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Tuesday, January 18, 2022

Cheri Beasley launches campaign to become North Carolina’s first Black woman senator

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Several other Democrats are already running, the most prominent of whom is state Sen. Jeff Jackson, who is white. Several more are still potential contenders, though Inside Politics’ Jacob Rubashkin reports that Democratic operatives do not expect Beasley and former astronaut Joan Higginbotham, who is also Black, to run against one another.

Campaign Action

The GOP field may soon grow, too: An adviser to Rep. Ted Budd, who’s been considering the race, says his boss will make a decision “in the coming days.” Meanwhile, the state’s other senator, Republican Thom Tillis, has yet to take sides, though he recently offered some mild praise for both Budd and another recent entrant, former Gov. Pat McCrory, in an interview with CNN.

However, he savaged the candidate who’s been in the race the longest. “I have no support for Mark Walker,” Tillis said of the former congressman. “I don’t think he’s right for the job. You look at his body of work. There’s not a lot to rely on.” Last cycle, Walker contemplated running against Tillis in the GOP primary after the incumbent flip-flopped on supporting Donald Trump’s bogus emergency declaration regarding his fantasy of building a wall on the southern border with Mexico.

Senate

OH-Sen: Rep. Tim Ryan, who so far is the only prominent Democrat running in Ohio’s open Senate contest, just received endorsements from one of his House colleagues, Rep. Marcy Kaptur, as well as former Gov. Ted Strickland, who was the Democratic nominee in the 2016 race for this seat. Kaptur had been mentioned as a possible candidate by the occupant of the state’s other Senate seat, Sherrod Brown, but she never publicly expressed any interest.

Governors

CA-Gov: An election to recall Democratic Gov. Gavin Newsom is all but certain to take place later this year after California election officials reported on Monday that organizers had turned in a sufficient number of signatures for the effort to proceed.

In theory, the recall could still collapse: Under state law, voters who signed the recall petition now have until June 8 to withdraw their signatures, and if enough were to do so, no election would take place. However, while there are examples of precisely this sort of thing happening in the past—Newport Beach City Councilman Scott Peotter successfully derailed a recall in 2017 thanks to signature withdrawals, for instance—it’s unlikely Newsom’s campaign will pursue this option given that some 100,000 voters would have to recant.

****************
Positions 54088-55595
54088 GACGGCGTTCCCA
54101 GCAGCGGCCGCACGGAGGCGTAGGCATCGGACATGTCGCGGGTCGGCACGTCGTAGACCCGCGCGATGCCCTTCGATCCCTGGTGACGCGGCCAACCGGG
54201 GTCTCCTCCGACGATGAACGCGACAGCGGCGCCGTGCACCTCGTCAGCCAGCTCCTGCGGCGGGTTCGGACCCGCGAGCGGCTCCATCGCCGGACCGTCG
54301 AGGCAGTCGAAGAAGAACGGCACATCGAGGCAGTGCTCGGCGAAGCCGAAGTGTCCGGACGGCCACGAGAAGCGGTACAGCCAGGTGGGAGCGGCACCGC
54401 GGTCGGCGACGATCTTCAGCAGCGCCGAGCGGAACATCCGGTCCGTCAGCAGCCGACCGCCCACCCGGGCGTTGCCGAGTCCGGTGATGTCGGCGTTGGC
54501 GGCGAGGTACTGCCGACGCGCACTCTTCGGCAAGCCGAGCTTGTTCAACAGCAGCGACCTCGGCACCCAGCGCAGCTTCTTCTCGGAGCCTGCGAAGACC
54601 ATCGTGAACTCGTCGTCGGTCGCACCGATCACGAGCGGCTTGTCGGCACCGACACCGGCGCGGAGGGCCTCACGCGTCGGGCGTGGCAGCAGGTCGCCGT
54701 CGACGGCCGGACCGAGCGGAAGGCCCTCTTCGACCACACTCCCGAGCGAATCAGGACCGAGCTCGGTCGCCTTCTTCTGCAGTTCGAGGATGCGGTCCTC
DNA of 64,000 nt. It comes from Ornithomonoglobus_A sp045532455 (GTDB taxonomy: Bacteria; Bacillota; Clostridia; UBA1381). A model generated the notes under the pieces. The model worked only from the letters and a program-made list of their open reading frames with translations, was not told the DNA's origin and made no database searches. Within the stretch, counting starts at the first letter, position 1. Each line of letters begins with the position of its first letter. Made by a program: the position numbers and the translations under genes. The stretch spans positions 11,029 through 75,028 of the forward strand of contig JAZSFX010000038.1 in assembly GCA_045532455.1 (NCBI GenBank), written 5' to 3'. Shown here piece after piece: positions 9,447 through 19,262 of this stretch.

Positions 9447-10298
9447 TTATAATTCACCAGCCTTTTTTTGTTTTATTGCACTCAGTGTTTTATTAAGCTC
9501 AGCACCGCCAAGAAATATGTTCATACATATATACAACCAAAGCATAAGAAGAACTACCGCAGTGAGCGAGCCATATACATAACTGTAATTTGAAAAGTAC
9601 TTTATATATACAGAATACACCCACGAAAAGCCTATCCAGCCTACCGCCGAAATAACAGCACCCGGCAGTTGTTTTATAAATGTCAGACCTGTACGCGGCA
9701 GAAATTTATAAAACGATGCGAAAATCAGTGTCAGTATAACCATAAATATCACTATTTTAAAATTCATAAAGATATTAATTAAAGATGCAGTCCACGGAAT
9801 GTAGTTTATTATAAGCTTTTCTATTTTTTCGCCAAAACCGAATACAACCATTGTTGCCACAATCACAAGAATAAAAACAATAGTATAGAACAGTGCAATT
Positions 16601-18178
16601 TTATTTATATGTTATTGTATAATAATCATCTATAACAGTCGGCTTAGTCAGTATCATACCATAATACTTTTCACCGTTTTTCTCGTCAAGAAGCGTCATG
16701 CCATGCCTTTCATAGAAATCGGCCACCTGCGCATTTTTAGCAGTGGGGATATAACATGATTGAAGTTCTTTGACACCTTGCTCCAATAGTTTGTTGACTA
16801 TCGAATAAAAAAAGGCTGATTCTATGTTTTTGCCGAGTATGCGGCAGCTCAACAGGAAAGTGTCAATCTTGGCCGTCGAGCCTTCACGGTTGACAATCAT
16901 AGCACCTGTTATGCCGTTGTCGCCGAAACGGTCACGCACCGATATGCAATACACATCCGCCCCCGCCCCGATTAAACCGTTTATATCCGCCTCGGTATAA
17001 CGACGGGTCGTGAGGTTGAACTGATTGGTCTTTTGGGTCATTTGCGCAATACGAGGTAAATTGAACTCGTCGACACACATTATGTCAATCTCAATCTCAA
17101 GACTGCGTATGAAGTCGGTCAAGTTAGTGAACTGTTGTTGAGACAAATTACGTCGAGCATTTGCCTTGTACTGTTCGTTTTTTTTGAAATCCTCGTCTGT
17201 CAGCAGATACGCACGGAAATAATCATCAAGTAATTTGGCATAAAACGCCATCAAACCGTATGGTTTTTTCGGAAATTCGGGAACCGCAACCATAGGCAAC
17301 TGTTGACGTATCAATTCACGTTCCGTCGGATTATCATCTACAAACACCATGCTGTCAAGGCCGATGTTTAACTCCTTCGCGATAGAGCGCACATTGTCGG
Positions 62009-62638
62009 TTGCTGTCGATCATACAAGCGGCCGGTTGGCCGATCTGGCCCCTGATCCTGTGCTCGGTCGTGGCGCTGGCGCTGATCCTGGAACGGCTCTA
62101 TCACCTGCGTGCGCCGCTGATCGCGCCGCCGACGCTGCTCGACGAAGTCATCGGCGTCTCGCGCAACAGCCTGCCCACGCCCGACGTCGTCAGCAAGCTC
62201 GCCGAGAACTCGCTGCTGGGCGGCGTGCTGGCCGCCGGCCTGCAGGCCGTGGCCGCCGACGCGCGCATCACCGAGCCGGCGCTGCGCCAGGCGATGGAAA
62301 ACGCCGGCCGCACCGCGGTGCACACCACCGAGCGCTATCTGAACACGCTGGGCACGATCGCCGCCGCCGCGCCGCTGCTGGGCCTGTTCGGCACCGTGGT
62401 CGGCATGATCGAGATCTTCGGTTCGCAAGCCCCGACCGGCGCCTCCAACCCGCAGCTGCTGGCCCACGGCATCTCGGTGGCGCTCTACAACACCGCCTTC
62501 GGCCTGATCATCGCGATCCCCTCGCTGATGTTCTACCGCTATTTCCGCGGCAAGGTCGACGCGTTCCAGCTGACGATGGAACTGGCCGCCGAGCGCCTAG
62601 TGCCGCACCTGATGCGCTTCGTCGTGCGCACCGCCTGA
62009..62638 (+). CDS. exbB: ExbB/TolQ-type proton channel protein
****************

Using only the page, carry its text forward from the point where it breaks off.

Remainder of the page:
Assuming the signatures stand up, it’ll still be some time before a recall can take place, as officials must fulfill a number of procedural obligations first. One step involves calculating the cost of the election, which preliminary estimates put at $400 million. The most likely date for the recall is some time in November.

House

NJ-05: Investment banker Frank Pallotta announced on Monday that he’d seek a rematch against Democratic Rep. Josh Gottheimer, who won last year’s race by a 53-46 margin. Pallotta joins Wantage school board president Nicholas D’Agostino in seeking the Republican nomination for New Jersey’s 5th Congressional District, a seat in the New York City suburbs that went for Joe Biden 52-47 in 2020.

NM-01: Without any backup, evidence, or citations whatsoever, Republican state Sen. Mark Moores’ new ad claims Democratic state Rep. Melanie Stansbury supports “legislation that defunds the police.” The New Mexico Democratic Party responded with a statement calling Moores’ spot “false[]” and pointed to examples of “bipartisan legislation that would protect and expand funding for law enforcement” that Stansbury has supported.

Stansbury, meanwhile, is running a new positive ad that touts her ties to the district (an approving biker calls her “a proud Burqueña”—local parlance for someone from Albuquerque) and says she’ll “work with President Biden and bring home jobs to New Mexico.”

OH-01: On Tuesday, federal prosecutors charged political consultant Jaime Schwartz, a longtime campaign manager for Republican Rep. Steve Chabot, with embezzling $1.4 million from his former employer over the past decade. The development brings some belated clarity to a very strange and long-running scandal that overshadowed Chabot’s hotly contested campaign for re-election against Democrat Kate Schroder last year.

Schwartz’s name burst into the limelight in 2019 when Chabot amended a fundraising report from earlier that year to show an additional $124,000 in receipts that hadn’t previously been accounted for, which prompted the FEC to launch an investigation. Schwartz shuttered his consultancy and went to ground, and the campaign treasurer who apparently signed that report and many others—Jim Schwartz, father of Jamie—insisted he’d never in fact served in that role, a claim that befuddled what remained of the Chabot campaign.